Climate Change

Mitsubishi Shipbuilding captures CO2 from ship exhaust gas

Mitsubishi Shipbuilding captures CO2 ship exhaust gas

Photo: Mitsubishi Heavy Industries, Ltd.


October 29, 2021






October 29, 2021





Mitsubishi Shipbuilding, part of MHI Group, launched a carbon capture project on a cargo ship with its partners with the ambition to develop commercial systems that would slash the sector’s contribution to climate change.

The world’s first marine-based carbon dioxide capture system project was a success, Mitsubishi Shipbuilding said. The trapped greenhouse gas aboard coal carrier Corona Utility is more than 99.9% pure, it revealed.

The crew is operating the demonstration plant. Engineers from the Japanese company began testing it in August. The project for capturing CO2 from the exhaust gas was conducted with transportation company K Line and ship classification society ClassNK and backed by the Maritime Bureau of Japan’s Ministry of Land, Infrastructure, Transport and Tourism.

The ship’s crew was trained to operate the experimental system and the test drive is scheduled to last until the end of March.

Mitsubishi Shipbuilding is part of Mitsubishi Heavy Industries (MHI) Group. The vessel transports coal for Tohoku Electric Power. The data will be used as a benchmark for implementing commercial marine-based CO2 capture systems. The test drive is scheduled to last until the end of March.

Mitsubishi Shipbuilding captures CO2 from ship exhaust gas

The system, intended for onshore plants, was adapted for marine use. Mitsubishi Shipbuilding said it would continue to work on ships and other types of marine equipment to contribute to achieving carbon neutrality on a global scale.

The technology to store CO2 indefinitely and ease climate change is still in its early stages

Captured CO2 can be used in a wide range of applications the production of fertilizer or methanol or dry ice for cooling. The gas is also utilized for enhancing oil recovery by pumping it underground, where it can also be kept permanently, reducing global warming. The technology to store CO2 that way and ease climate change is still in its early stages.

Maritime transport accounts for 3% to 5% of global greenhouse gas emissions and the share could double within a few decades, according to some estimates. But the sector is also a major polluter. Big vessels mostly use heavy fuel oil, also called bunker oil, basically the leftovers from oil refining, which results in extreme air contamination with a range of substances. The sector’s environmental standards are mostly unregulated.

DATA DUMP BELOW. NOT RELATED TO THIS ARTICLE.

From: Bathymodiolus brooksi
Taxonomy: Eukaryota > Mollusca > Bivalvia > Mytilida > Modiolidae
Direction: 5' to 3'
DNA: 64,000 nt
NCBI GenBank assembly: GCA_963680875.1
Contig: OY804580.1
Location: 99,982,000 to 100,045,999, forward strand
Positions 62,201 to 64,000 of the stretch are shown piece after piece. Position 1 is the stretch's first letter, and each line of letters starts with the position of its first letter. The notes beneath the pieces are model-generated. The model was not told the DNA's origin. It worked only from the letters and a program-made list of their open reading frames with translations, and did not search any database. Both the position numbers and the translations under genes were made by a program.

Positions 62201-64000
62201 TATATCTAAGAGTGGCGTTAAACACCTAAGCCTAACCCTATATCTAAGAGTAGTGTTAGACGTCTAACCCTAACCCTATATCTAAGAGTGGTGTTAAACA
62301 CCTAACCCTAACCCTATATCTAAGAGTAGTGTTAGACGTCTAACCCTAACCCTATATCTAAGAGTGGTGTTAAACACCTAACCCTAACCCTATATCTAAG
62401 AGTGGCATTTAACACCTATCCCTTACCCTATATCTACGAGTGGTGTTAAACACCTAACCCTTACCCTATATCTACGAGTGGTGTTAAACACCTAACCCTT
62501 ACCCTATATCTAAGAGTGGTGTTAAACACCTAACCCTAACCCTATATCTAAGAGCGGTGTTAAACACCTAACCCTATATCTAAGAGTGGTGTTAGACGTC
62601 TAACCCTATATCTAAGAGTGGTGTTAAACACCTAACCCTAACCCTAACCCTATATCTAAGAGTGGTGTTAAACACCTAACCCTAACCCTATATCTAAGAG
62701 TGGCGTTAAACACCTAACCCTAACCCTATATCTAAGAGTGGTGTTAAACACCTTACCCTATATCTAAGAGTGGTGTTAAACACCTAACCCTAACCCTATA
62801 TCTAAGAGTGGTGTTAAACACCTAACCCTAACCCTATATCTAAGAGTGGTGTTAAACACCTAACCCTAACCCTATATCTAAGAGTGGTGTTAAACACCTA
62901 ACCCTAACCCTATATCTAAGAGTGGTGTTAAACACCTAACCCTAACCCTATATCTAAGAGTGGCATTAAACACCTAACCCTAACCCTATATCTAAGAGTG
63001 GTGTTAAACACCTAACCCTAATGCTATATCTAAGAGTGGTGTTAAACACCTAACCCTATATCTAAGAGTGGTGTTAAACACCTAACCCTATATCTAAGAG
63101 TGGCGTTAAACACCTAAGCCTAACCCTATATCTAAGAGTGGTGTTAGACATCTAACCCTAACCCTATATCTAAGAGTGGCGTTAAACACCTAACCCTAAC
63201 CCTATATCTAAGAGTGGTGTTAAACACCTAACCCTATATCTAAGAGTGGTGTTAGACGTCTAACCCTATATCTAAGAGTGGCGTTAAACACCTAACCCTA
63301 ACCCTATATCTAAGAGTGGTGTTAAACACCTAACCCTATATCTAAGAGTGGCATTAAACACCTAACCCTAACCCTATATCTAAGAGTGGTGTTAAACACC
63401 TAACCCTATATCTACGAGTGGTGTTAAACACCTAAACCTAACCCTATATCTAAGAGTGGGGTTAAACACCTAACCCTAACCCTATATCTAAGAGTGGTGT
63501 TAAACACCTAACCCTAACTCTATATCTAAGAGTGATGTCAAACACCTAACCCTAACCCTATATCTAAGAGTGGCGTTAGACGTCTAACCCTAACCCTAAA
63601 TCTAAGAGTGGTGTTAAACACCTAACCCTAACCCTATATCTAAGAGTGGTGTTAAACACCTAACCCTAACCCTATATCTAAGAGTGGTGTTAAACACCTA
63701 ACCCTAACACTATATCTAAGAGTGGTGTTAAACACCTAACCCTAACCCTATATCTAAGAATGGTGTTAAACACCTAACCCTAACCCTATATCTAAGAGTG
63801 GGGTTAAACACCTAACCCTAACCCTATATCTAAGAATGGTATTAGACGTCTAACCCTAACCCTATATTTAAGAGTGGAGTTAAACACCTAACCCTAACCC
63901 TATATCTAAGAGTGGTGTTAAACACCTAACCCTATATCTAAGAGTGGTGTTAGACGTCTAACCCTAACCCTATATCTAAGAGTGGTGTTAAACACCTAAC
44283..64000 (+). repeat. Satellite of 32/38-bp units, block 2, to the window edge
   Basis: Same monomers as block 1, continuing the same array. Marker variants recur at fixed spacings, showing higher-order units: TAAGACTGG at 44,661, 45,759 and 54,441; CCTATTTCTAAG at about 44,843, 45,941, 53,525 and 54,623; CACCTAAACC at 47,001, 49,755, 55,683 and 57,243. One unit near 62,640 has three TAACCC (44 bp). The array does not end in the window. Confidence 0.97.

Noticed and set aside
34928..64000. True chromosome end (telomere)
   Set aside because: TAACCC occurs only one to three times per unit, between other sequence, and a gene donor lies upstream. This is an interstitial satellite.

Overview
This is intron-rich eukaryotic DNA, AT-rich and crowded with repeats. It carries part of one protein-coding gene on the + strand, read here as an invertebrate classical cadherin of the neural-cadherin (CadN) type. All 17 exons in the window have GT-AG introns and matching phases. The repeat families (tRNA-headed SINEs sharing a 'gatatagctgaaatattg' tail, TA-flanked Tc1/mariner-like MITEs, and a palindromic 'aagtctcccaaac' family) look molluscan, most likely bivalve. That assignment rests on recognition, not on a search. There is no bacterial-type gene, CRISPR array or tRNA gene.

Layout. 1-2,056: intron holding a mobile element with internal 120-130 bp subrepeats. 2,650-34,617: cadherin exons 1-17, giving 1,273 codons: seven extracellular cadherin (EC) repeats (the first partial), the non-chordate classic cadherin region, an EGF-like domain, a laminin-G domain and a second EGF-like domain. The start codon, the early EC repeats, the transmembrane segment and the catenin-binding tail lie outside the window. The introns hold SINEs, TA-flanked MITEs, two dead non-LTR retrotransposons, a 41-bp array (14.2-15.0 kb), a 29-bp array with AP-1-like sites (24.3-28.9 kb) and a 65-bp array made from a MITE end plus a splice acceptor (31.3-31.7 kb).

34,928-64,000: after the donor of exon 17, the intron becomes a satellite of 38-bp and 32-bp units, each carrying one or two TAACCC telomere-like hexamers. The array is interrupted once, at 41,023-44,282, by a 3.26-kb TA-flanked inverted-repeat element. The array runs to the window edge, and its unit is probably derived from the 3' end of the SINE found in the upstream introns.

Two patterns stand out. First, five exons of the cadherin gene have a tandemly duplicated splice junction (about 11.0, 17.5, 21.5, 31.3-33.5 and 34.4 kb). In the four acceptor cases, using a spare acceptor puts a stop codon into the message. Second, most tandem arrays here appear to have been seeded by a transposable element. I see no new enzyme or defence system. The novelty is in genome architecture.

Comments (0)

Be the first one to comment on this article.

Enter Your Comment
Please wait... Please fill in the required fields. There seems to be an error, please refresh the page and try again. Your comment has been sent.

Related Articles

Mitsotakis Greece EUR 2 billion fund decarbonization islands

Mitsotakis: Greece to launch EUR 2 billion fund for decarbonization of islands

19 April 2024 - Prime Minister Kyriakos Mitsotakis said Greece would create a special fund for islands of up to EUR 2 billion for phasing out fossil fuels

Temperature in Belgrade is seven degrees higher due to insufficient green areas

Temperature in Belgrade is seven degrees higher due to lack of green areas

15 April 2024 - The temperature in the central part of Belgrade in densely built locations is on average seven degrees Celsius higher than in green areas

North Macedonia green loans national bank data

Green loans in North Macedonia grow 30% but their share remains low

11 April 2024 - The National Bank of North Macedonia has recorded an increase in green loans by 2.8 times since 2019, while growth in 2023 amounted to 29.1%.

KlimaSeniorinnen Schweiz European Court of Human Rights climate change

Historic ruling of European Court of Human Rights: Climate protection is human right

11 April 2024 - The Swiss Senior Women for Climate Protection association has achieved a historic victory at the European Court of Human Rights